An interdisciplinary team is needed to push innovations through to implementation. The success of COSMIC can be partly attributed to the diverse team, which included healthcare professionals, designers, engineers, and lawyers. Other support from the Canadian medical community included training and grants from Joule at the Canadian Medical Association and mentorship and network from Physician Innovator (physicianinnovator.com). Moving forward, we need a more sustainable infrastructure to guide, mentor, and support physician innovators, while addressing barriers in diversity, equity, and inclusion. We must learn from institutions with best practices, expand interdisciplinary collaborations, and increase the accessibility of resources. Importantly, we need to engage patients in co-creation of patient-centred innovations. Integration of funding, mentored incubators, and regional and national networks of manufacturing and distribution will be crucial in supporting physician innovators from inception through to commercialization.8
In contrast to the rest of the G7 countries, Canada’s gross domestic spending on research and development has been dwindling since 2001.9 In 2016–2017, the American National Institutes of Health budget for medical research was USD 30.6 billion, compared with the Canadian Institutes of Health Research budget of only CAD 1.03 billion.9 Following years of underinvestment in research and development, we should not be surprised to witness that Canada lagged behind all G7 countries in development of a COVID-19 vaccine. Learning from this, government, academia, and industry need to collaborate more to invest in a sustainable research and development infrastructure that will be resilient to future threats. Existing funding models include the British Columbia Digital Supercluster, the Nova Scotia Early Stage Commercialization Fund, TEC Health Accelerator, and the Angel Investor Tax Credit.8 In addition to supporting existing programs, seed funding is needed to encourage proof-of-concept exploration and experimentation, such as the Innovative Solutions Canada. Another source is the non-profit sector, such as the Bill and Melinda Gates Foundation. To make funding more efficient, we need to better coordinate research priorities10 on a national policy level and integrate research and clinical care.11
Training and education
As shown in the pandemic, a physician’s key skill set involves thinking critically and creatively when facing challenges, while rapidly adapting to new changes. Building a future physician workforce with this ability starts with the selection of students who have an interest in creative thinking and innovation, and teaching the innovation process throughout medical training and continuing medical education. The winning entry of the 2016 American Medical Association Medical Education Innovation Challenge proposed incorporation of new skills such as computer science and small electronics in the pre-clinical curriculum.12 At a grassroots level, initiatives to increase opportunities for innovation include the UBC “Hatching Health,” where students from medicine, allied health students, engineering, design, and computer science streams work together to create an innovation. While similar initiatives exist in medical schools, innovation and entrepreneurship education for the medical community need to be more widely integrated. Ideas include a formalized curriculum, as well as innovation tracks during medical school, residency, and fellowship. Planning for the future, we need to emphasize through policy that innovation is a complex process that requires continued mentorship, resources, and training, and needs to be systematically nurtured and incentivized throughout a physician’s career.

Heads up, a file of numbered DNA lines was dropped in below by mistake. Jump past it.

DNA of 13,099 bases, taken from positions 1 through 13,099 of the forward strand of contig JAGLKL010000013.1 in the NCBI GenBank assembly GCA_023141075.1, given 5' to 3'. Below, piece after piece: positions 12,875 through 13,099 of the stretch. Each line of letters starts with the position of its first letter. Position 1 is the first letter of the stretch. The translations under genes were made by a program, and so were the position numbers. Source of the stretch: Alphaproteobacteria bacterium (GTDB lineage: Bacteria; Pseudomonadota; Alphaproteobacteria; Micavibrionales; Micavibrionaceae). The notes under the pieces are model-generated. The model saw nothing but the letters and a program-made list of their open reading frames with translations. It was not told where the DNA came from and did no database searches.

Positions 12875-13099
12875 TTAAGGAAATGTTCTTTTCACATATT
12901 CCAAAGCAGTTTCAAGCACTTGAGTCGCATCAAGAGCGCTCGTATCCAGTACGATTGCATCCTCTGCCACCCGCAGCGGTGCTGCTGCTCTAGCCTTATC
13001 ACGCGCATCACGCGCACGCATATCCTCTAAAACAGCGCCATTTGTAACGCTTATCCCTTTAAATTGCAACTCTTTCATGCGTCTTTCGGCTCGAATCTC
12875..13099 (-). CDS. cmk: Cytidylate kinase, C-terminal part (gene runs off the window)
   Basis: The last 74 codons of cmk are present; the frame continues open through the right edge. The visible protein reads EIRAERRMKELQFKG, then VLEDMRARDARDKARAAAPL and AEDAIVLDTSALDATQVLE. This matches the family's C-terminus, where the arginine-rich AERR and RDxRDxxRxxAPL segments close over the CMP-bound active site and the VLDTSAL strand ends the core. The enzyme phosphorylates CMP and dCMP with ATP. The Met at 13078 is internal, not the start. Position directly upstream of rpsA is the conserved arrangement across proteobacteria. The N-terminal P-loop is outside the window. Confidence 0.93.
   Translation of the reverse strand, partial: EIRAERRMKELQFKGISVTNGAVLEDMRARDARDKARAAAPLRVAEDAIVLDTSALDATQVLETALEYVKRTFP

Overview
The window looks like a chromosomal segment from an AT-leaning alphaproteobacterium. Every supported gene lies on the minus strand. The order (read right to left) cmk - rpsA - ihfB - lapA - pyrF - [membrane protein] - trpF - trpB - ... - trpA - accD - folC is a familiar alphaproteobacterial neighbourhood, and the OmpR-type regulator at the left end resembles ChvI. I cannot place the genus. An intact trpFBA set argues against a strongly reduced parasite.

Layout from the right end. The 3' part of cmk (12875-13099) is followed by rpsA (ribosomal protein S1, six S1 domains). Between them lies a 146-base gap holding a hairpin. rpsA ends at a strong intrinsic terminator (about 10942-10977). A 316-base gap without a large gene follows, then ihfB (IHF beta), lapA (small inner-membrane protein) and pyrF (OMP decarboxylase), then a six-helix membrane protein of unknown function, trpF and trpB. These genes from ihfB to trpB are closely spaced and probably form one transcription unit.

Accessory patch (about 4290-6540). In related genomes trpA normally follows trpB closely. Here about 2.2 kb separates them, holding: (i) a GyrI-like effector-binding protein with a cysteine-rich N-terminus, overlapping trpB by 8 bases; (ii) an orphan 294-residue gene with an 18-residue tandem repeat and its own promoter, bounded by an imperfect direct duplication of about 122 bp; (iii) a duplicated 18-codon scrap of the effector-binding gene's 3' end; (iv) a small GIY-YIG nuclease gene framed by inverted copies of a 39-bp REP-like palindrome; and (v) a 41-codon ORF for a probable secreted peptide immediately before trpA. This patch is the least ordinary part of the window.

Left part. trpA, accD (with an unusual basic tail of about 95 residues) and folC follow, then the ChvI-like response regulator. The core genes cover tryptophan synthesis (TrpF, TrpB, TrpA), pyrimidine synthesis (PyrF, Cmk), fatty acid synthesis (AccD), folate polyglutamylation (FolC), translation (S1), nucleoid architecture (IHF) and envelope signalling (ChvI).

During the COVID-19 pandemic, in addition to dedicated clinical service, many physicians have been developing and evaluating innovations to help patients. While the pandemic has exposed our weaknesses in medical innovation, such as limited infrastructure and funding, it has highlighted our strengths including creativity and collaborative networks. To foster future physician innovation, more streamlined pathways, organizational support, funding, and formalized training are needed. The medical community should take advantage of the current momentum and accelerated pace of innovations, and advocate for the necessary policy changes to help us meet future challenges within our new paradigm.
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We would like to thank Dr. Christopher Nguan for his feedback on the manuscript.
Alexander Waslen is a Board Member of COSMIC Medical Non-profit. Chance Park is the Founding President of Physician Innovators. Orlando Hung holds patents on FIVA™, a light-guided intubation device, and pulmonary delivery of liposomal encapsulated opioids and cannabinoids.
This submission was handled by Dr. Philip M. Jones, Deputy Editor-in-Chief, Canadian Journal of Anesthesia/Journal canadien d’anesthésie.
Springer Nature remains neutral with regard to jurisdictional claims in published maps and institutional affiliations.
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Cite this article
Ke, J.X.C., Waslen, A., Park, C. et al. Accelerating innovation in medicine: a wake-up call amidst the COVID-19 pandemic. Can J Anesth/J Can Anesth 68, 1744–1746 (2021). https://doi.org/10.1007/s12630-021-02087-y
- medical inventions
- medical innovation
- innovation regulation